Published on 7 October 2021
Ten thousand people each year will be offered CT scans at a new diagnostic hub being set up at Buckland Hospital in Dover.
The hub is the first one in Kent and is one of 40 announced by the Government, aiming to provide easier and quicker access to diagnostic tests nearer people’s homes.
Phase one of the project will see a mobile CT scanner based at the hospital in Coombe Valley Road, while phase two involves a permanent scanner installed inside the building. The outpatients department will also be expanded to introduce other tests, creating one-stop shop for patients. A third phase will include expanding the endoscopy department.
Liz Shutler, East Kent Hospitals’ deputy chief executive and director of strategic development, said:
“Our hard-working teams have continued caring for people throughout the coronavirus pandemic, but we know there are a lot of people who are still waiting for tests or scans.
“The new diagnostic hub will make it easier for people to access the tests they need sooner, meaning they will be able to start any treatment they need.
“It also avoids the need for people to travel to one of our acute hospitals, helping to keep services there free for emergency patients.”
The project is based on a ‘hub and spokes’ design, where the hospital will be the hub and other ‘spokes’ at GP practices and other sites in the community will provide more tests such as ultrasound scans, skin biopsies, and x-rays.
The diagnostic hub will operate from 8am to 8pm seven days a week, for people who have been referred from their GP.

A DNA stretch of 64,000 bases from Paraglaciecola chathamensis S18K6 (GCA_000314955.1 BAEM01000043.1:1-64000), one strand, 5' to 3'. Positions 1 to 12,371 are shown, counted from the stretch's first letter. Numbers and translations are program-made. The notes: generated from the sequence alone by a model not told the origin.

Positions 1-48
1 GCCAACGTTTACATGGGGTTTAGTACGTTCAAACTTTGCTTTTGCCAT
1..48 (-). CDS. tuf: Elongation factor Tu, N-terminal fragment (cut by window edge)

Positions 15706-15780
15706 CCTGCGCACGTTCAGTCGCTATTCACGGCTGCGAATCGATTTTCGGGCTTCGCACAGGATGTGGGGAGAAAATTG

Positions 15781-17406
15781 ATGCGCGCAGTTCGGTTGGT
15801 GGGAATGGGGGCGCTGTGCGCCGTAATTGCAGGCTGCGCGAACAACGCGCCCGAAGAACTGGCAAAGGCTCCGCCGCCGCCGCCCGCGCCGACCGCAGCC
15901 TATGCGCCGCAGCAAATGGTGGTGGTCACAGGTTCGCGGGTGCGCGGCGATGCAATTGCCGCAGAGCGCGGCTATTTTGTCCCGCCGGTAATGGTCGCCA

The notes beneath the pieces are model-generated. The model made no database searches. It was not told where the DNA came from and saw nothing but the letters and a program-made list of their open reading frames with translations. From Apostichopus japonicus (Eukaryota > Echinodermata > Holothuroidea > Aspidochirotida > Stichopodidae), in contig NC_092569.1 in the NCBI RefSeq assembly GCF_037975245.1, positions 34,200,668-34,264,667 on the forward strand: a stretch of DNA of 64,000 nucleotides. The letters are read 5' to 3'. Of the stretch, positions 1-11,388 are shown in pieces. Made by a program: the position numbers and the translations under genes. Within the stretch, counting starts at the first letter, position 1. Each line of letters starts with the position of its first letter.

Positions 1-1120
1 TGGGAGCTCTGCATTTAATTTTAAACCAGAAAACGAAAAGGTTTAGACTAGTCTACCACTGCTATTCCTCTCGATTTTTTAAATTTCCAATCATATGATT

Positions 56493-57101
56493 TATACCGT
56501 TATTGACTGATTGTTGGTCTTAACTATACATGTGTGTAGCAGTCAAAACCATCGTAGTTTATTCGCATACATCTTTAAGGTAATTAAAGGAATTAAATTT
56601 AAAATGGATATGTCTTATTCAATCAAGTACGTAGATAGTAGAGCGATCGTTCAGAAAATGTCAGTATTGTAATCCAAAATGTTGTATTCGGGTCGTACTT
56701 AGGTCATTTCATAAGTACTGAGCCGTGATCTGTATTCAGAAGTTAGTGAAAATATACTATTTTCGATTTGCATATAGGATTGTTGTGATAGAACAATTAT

As well as screening for cancer, it will help patients with Long Covid and other conditions including skin, ear and eye conditions.
GP Dr Sadia Rashid, clinical lead for the East Kent Health and Care Partnership, which is leading the project, said: “The launch of the first diagnostic hub in east Kent is great news, with more to follow in other parts of Kent and Medway.
“The hubs are one way of showing how health partners can have a real impact on patient care when they work closely together.
“The ability to make it easier and faster for patients to access diagnostics is key.
“Rather than travelling to hospital, GPs will be able to refer patients to a centre so they can access life-saving checks closer to home and be diagnosed for a range of conditions.
“This will be more convenient for patients, more efficient and resilient, as well as reduce the risk of cancelled tests in hospitals due to COVID-19.”
Thanks to more than £6million of Government funding, work will start soon and the hub should provide its first services over the next six months and be fully operational by March 2022.